A journey to self-love is not an easy one, nor is it one that has an easy end, a definitive final point. It changes course daily. The ease of the journey is something that we have always been denied, stripped off of it by whatever idea that restricts the uniqueness that is bursting inside us all. Through this struggle, the discovery is that one of the greatest things about self-love is that it can be contagious. The flame inside you warms everyone that you touch.
Now, an ocean apart and almost six years to the date of that 2015 phone call, Natalie and I continue on our individual journeys to self-love, ones that we didn't realize at the time were so intertwined. We rely on each other's love and strength to build the other up. She's 24 now, with her last relapse years behind her. She has interned for the very center that laid the groundwork that allowed her self-loving voice to make its first shouts. The voice that became louder than before and conquered "Ed's voice", which was the only one she could hear for so long. She moves independently from me now, but in parallel. This year she will enter her first post-graduate role providing comprehensive support to patients with eating disorders.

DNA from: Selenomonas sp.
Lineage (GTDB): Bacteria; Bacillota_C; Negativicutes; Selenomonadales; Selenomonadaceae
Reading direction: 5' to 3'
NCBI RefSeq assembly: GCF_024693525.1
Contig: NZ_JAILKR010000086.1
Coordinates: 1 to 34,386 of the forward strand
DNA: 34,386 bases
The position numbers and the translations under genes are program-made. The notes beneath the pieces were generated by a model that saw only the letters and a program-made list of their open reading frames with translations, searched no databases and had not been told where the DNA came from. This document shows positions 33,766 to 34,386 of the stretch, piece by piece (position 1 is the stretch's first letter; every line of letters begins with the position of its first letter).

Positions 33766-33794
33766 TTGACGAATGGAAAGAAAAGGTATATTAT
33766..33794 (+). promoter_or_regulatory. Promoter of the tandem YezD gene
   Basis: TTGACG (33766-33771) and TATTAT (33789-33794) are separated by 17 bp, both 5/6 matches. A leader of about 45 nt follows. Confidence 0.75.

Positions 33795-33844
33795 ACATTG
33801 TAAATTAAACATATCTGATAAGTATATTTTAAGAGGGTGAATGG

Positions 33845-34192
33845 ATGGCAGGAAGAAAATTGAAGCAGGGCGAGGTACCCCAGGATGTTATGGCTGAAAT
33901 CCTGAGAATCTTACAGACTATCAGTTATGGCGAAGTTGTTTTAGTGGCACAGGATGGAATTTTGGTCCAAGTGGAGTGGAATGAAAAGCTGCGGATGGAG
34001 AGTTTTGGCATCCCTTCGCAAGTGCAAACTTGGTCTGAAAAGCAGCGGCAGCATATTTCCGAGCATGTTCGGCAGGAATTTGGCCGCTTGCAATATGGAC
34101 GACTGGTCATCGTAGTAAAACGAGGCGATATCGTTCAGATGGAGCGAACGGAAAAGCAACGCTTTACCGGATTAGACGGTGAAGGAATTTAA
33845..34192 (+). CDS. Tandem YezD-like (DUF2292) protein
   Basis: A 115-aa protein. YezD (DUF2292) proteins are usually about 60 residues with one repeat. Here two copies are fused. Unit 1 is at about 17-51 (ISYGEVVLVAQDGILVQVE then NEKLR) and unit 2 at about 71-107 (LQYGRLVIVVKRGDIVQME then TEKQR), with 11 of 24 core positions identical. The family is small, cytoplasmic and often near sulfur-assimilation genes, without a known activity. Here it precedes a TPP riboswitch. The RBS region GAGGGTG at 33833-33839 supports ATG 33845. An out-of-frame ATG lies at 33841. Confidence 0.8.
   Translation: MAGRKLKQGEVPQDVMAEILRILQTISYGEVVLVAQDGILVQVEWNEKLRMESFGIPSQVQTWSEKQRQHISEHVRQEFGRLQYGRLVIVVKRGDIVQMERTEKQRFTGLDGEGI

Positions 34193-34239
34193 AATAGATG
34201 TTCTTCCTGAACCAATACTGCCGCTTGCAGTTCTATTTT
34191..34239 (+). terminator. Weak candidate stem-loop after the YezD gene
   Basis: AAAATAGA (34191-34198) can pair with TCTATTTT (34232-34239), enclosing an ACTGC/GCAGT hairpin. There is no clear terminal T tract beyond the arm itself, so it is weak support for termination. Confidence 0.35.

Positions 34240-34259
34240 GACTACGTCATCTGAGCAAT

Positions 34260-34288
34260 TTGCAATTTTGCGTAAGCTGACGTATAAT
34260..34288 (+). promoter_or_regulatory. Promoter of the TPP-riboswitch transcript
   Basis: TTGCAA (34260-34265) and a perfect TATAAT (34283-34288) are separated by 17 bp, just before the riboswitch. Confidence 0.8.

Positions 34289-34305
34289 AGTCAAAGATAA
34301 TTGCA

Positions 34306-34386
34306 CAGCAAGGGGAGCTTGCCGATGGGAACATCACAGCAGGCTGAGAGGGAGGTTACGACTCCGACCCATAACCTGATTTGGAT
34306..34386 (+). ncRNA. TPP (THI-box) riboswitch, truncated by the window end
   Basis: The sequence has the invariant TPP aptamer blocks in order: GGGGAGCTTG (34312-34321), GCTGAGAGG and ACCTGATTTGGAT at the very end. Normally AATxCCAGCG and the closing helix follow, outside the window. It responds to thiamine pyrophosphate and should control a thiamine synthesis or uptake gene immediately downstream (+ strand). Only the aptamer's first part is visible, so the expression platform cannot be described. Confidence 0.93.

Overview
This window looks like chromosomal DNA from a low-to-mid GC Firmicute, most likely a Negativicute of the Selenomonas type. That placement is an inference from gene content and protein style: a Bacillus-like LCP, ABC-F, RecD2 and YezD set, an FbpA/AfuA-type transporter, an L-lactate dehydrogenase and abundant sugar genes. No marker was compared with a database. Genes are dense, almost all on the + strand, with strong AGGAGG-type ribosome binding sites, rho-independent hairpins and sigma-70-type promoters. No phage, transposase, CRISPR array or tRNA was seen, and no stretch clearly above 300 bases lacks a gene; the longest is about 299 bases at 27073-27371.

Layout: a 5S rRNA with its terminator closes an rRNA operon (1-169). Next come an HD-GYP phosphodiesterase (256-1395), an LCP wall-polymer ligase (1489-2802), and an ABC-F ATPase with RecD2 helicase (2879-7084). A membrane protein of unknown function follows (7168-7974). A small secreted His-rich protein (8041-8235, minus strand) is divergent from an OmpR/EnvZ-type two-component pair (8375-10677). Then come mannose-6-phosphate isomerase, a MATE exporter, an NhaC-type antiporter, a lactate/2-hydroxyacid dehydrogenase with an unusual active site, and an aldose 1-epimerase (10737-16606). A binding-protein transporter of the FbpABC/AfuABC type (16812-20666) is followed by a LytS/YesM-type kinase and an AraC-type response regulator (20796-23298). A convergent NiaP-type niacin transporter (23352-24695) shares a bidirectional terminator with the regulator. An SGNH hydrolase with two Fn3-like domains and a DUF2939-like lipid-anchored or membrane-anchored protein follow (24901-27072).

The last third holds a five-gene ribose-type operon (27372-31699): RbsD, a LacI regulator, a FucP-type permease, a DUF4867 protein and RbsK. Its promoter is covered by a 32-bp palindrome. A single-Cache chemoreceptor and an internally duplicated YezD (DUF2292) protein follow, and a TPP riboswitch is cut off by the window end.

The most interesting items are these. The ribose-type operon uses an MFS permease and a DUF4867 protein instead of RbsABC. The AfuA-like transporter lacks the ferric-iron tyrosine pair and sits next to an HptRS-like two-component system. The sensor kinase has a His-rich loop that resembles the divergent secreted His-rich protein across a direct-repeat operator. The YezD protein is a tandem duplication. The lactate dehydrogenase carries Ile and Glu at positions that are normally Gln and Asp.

Our dad always used to say, "let your light shine". Your flame. Your joy. Your self-love. Natalie lost that light for a little bit, but now I see it shining brighter than ever before. It beams on every corner of every room. Those around her bask in it. As for me, I'll continue to wake up every day and try my very best to love myself - inside and out. I will speak to myself kindly and embrace the uniqueness that is my own, even when it's pouring down rain. I will do my best to love everyone around me, to speak kindly and encourage them to embrace the beauty that is their own. I hope to spark that flame, one that they deserve to have ignited and to know well.